Gum disease is so common that in its earliest stages, it’s barely a concern to many people, barely worthy of the word “disease.” You can make it to all your classes and see the local sites like Ragtag Cinema or Rock Bridge park. After all, it’s just a little blood when you brush, right?
Unfortunately, it may not be that simple, but your dentist in Columbia is committed to eradicating gum disease before it reaches the third and most serious stage.
Which stage might you be in?
What is gum disease?
Put simply, gum disease, also called periodontal disease, is inflammation of the gums that can range from slight to very serious. It can occur at any age, though it is more prevalent at certain times, such as during pregnancy.
What causes gum disease?
Gum disease starts with bacteria, which produces that sticky film called plaque you’re always brushing or flossing from your teeth. The plaque hardens in as little as 24 hours to tartar. It gets below the gumline and irritates your gums. It can eventually cause infection and tooth decay.
What are the stages of gum disease?
There are three stages of the disease:
If plaque is not removed daily, it irritates your gums and causes puffy, tender or red gums and bleeding when brushing and flossing. This stage is reversible because all symptoms are at or near the surface and affect only the gums.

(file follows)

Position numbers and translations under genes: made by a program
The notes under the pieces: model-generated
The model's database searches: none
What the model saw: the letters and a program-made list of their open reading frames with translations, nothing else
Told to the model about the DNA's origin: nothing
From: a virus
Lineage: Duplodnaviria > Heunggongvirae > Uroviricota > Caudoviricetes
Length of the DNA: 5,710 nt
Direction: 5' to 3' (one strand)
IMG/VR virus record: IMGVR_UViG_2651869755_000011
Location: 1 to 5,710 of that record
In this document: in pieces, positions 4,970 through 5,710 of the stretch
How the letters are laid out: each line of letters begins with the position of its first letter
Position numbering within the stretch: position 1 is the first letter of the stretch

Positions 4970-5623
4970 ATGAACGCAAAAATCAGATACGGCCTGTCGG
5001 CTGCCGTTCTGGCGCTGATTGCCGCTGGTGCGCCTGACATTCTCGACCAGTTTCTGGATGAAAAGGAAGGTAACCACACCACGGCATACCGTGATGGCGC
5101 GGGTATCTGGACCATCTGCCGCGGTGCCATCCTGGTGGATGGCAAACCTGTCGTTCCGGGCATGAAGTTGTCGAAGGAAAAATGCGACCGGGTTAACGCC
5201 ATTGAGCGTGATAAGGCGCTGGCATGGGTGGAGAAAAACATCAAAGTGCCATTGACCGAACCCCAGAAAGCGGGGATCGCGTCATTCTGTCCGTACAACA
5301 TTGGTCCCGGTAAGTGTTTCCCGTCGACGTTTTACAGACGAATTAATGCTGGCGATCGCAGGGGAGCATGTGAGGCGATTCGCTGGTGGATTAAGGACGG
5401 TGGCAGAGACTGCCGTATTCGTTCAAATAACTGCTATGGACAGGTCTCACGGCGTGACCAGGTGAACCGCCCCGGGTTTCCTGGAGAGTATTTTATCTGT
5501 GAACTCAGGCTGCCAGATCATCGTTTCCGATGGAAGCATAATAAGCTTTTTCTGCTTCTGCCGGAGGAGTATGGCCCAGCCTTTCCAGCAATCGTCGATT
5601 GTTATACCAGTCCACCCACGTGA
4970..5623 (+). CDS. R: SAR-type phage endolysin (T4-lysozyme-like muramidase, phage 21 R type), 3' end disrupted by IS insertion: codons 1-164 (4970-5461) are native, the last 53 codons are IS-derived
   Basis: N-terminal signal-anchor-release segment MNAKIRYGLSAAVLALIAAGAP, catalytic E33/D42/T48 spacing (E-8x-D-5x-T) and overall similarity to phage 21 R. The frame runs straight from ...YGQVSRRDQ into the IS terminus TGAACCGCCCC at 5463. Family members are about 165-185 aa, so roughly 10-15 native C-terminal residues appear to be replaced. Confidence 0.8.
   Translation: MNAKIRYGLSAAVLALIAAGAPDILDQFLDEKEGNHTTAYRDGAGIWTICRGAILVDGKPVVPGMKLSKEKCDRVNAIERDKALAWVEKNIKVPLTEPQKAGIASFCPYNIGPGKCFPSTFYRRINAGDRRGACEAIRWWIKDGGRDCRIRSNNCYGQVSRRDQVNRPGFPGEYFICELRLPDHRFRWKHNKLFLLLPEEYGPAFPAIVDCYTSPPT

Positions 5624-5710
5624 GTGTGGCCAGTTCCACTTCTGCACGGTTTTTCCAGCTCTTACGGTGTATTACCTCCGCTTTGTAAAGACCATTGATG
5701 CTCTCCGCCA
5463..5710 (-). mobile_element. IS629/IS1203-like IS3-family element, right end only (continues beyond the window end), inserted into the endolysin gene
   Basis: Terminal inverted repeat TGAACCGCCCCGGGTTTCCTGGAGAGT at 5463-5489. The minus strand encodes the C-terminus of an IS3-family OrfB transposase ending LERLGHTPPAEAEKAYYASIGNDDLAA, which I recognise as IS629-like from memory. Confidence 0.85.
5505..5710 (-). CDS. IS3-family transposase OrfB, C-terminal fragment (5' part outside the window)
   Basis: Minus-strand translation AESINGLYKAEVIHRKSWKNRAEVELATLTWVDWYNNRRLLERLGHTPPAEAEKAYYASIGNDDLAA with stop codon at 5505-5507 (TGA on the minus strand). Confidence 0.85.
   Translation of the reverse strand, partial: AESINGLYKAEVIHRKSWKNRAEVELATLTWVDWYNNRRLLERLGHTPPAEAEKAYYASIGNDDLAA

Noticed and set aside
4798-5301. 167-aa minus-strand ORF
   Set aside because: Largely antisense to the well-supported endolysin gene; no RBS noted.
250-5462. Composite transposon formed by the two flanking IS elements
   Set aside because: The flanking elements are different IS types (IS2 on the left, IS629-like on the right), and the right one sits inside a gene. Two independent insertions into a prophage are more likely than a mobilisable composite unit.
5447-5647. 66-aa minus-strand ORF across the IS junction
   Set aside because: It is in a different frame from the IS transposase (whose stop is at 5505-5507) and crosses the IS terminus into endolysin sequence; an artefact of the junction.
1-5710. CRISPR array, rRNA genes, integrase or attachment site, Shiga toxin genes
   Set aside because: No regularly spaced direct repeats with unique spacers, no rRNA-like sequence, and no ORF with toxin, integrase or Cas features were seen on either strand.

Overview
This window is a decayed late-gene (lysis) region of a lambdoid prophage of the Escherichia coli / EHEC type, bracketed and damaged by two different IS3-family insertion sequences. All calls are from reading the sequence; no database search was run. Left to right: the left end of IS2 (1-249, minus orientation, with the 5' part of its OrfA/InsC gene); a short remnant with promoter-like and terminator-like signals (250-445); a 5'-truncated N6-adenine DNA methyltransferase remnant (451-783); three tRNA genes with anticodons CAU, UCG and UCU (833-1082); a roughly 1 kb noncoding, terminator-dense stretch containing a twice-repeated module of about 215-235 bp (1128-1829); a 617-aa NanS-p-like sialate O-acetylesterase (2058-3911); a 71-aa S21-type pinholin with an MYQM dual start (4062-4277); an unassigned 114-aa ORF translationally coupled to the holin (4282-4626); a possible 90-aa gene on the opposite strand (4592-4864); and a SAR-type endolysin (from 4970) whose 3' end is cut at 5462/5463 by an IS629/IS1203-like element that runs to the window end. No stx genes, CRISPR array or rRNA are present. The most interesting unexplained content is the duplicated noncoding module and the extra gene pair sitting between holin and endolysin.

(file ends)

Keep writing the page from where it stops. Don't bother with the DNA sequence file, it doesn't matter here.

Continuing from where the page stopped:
If gingivitis isn’t treated, the disease goes deeper to connective tissue and bone. Pockets form below the gumline which gives bacteria and plaque a very effective breeding ground for escalating the progression of the disease. Your dentist may be able to halt the deterioration with treatment and you may prevent further damage with better oral hygiene.
By this point, the connective tissue and the bone supporting your teeth are beyond repair. Your teeth may become loose or shift. Aggressive treatment may be able to save your teeth, but this is not always possible.
What are the symptoms I should watch for?
At any stage, these symptoms warrant a visit to your doctor:
- Red, puffy, tender or bleeding gums
- Receding gums
- Shifting teeth or a change in your bite
- Pus around your teeth
- Constant bad breath
How can I be safe, not sorry?
It’s easy to be lulled into a false sense of complacency about gum disease because it’s so common and seems relatively harmless at first. Remember that damage can always be occurring invisibly below the surface but that you play a significant role in whether early symptoms progress to irreversible damage.
With regular visits, your dentist can guide you in preventative or corrective measures to get and keep your smile as healthy as possible.
About the Author
Dr. Philip Batson grew up in this community and followed in his father’s footsteps. Dr. Batson uses state-of-the-art technology to provide the most comfortable and effective treatment for gum disease available today. Contact the team at (573) 875-7071 for an evaluation to help you determine where you might be in the spectrum of gum disease.